Over the last decade, a growing number of studies evaluating methylation of host genes in cervical tissue have been published. Most of the candidate methylation markers analyzed in cervical tissues were selected because altered methylation was previously observed in other types of cancer. Reflecting the technical development in the methylation field over the past 20 years, many different technologies were used in these studies, analyzing both biopsy specimens as well as cytology samples.
The aims of this review are (1) to summarize the results of published methylation studies analyzing cervical tissues and cells, including the specimen types, markers and assays evaluated and (2) to assess the opportunities and challenges facing this line of research.
A systematic literature research was performed of studies published in Medline until April 7, 2008, using the keywords: (methylation AND cervical),( methylation AND CIN),( methylation AND cervix). Only investigations that evaluated clinical specimens (either histologic or cytologic) were included and methylation frequencies for specific genes were considered; studies that analyzed methylation patterns for disease clustering without presenting individual frequency data by gene were not considered. Since we focused on host gene methylation, we did not include studies analyzing methylation of HPV genomes in cervical cancer progression.
The histologic diagnoses were cervical cancer, CIN3, CIN2, CIN1, or normal cervical tissue. The cytologic interpretations were high-grade squamous intraepithelial lesions (HSIL), low-grade squamous intraepithelial lesion (LSIL), atypical squamous cells- rule out high-grade lesion (ASC-H), atypical squamous cells of undetermined significance (ASC-US), or negative for intraepithelial lesion or malignancy (NILM) . Glandular lesions except for invasive adenocarcinoma were not included due to lack of research on these poorly-defined lesions. Several studies did not report exact cytologic and histologic categories, but grouped different categories (e.g. CIN1-3+ASC+SIL, CIN2-3+HSIL).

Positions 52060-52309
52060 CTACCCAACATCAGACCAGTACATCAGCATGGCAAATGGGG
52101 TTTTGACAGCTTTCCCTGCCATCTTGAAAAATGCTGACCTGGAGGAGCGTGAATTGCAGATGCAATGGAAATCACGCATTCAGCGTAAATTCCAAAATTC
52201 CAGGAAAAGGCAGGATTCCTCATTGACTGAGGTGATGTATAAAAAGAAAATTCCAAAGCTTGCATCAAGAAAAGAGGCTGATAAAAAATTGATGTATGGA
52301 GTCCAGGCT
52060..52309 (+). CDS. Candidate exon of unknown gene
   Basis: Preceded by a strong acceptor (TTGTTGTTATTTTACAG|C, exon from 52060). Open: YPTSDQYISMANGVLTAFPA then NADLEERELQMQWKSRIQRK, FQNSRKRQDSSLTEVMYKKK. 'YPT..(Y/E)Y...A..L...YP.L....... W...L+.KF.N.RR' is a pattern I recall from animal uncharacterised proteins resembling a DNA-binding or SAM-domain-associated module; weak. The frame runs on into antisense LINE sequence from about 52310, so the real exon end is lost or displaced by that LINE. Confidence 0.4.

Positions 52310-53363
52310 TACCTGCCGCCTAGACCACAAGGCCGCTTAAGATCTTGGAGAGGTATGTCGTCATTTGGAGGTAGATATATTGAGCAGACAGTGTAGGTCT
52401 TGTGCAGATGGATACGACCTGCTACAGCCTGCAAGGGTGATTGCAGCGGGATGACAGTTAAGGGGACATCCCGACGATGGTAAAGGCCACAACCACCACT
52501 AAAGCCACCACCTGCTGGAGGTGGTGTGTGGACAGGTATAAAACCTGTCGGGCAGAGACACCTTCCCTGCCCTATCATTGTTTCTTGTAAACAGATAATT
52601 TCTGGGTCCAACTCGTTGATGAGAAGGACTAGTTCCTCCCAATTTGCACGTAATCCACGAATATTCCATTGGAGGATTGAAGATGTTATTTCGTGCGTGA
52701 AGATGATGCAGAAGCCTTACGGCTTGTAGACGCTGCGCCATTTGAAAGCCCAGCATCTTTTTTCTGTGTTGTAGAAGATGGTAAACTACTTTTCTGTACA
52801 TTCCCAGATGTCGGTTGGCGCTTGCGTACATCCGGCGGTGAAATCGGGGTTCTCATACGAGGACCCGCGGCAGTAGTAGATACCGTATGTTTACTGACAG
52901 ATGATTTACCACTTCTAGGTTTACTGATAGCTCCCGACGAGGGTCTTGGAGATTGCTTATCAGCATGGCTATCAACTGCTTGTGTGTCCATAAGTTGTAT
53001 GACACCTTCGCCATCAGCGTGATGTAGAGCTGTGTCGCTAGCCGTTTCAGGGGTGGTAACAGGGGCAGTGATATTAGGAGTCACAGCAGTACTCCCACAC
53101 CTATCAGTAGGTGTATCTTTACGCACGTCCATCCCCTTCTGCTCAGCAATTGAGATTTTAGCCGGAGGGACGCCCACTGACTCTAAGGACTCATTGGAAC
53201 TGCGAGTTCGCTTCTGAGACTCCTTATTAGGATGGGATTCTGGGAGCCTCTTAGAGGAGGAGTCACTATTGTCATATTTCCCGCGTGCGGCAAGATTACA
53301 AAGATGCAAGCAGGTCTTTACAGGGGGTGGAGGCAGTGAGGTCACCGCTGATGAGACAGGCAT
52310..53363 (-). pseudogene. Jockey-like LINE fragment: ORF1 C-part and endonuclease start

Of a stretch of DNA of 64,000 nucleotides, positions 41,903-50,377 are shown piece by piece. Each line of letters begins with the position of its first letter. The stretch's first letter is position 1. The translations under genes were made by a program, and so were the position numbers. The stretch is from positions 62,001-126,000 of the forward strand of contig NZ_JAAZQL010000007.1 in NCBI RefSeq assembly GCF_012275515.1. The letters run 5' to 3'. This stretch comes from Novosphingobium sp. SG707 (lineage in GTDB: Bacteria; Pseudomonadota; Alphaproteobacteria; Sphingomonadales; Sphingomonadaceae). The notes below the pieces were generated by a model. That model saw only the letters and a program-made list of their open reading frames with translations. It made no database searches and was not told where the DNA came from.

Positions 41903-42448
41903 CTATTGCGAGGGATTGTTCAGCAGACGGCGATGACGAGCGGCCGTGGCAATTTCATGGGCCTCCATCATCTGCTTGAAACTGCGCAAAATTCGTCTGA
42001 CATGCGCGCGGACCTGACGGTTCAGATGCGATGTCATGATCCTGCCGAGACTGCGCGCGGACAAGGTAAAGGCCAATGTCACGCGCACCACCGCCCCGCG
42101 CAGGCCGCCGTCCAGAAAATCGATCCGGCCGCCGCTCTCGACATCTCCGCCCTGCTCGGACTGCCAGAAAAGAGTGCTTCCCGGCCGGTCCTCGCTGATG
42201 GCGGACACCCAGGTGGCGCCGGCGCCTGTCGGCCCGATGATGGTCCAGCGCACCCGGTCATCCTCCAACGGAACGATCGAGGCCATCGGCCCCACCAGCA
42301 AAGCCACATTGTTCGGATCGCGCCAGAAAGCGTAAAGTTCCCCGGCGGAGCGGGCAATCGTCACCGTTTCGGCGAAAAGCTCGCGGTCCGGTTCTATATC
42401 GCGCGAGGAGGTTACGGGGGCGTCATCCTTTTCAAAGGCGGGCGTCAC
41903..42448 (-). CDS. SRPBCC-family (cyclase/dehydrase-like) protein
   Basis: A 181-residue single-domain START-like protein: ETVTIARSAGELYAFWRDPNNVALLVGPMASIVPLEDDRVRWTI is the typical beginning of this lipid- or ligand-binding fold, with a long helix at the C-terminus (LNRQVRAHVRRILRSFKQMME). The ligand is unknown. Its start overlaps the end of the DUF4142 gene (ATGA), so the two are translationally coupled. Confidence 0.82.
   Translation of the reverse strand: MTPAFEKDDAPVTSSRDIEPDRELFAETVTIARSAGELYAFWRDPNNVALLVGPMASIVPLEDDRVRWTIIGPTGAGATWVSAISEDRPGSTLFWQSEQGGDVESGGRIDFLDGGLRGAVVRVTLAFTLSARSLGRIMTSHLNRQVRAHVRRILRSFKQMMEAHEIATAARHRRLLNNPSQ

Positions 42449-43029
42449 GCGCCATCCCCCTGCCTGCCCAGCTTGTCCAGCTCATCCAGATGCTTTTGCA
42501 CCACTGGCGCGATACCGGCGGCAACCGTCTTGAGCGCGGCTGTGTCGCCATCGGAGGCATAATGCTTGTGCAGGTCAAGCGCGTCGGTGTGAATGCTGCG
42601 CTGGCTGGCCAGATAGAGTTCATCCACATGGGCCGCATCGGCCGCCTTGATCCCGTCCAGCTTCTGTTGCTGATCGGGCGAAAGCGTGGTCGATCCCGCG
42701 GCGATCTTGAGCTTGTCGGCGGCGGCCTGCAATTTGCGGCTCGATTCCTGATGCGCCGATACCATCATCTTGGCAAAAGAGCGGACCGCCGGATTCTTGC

All gene names were checked on the homepage of the HUGO Gene Nomenclature Committee (www.genenames.org) and the official HUGO gene name was assigned. Multiple designations were found for several genes, including the following: CDH1 (cadherin, CDH1), CTNNB1 (b-catenin, CTNNB1), CADM1 (TSLC1, IGSF4, CADM1). Since the CDKN2A gene locus has 2 different promoters with CpG islands and encodes 2 different transcripts (p16INK4a, p14ARF), data on CDKN2A were used for the analysis of the p16INK4a CpG island while data on p14 was used for the p14ARF CpG island.
For each gene, we report the weighted average and the range of methylation frequencies observed in all included studies. To analyze host gene methylation in progression to cancer, we compared methylation frequencies of the 15 most frequently analyzed genes reported for normal tissue (including all studies reporting normal tissue, n=24 studies), cancer precursors (defined as high-grade cervical intraepithelial neoplasia (CIN) or squamous intraepithelial lesion, n=12 studies), and cancers (n=33 studies).
To analyze different methylation frequencies between squamous cell cancer (SCC) and adenocarcinoma (AC), we included 12 genes that were analyzed in at least two studies reporting frequencies for both differentiations.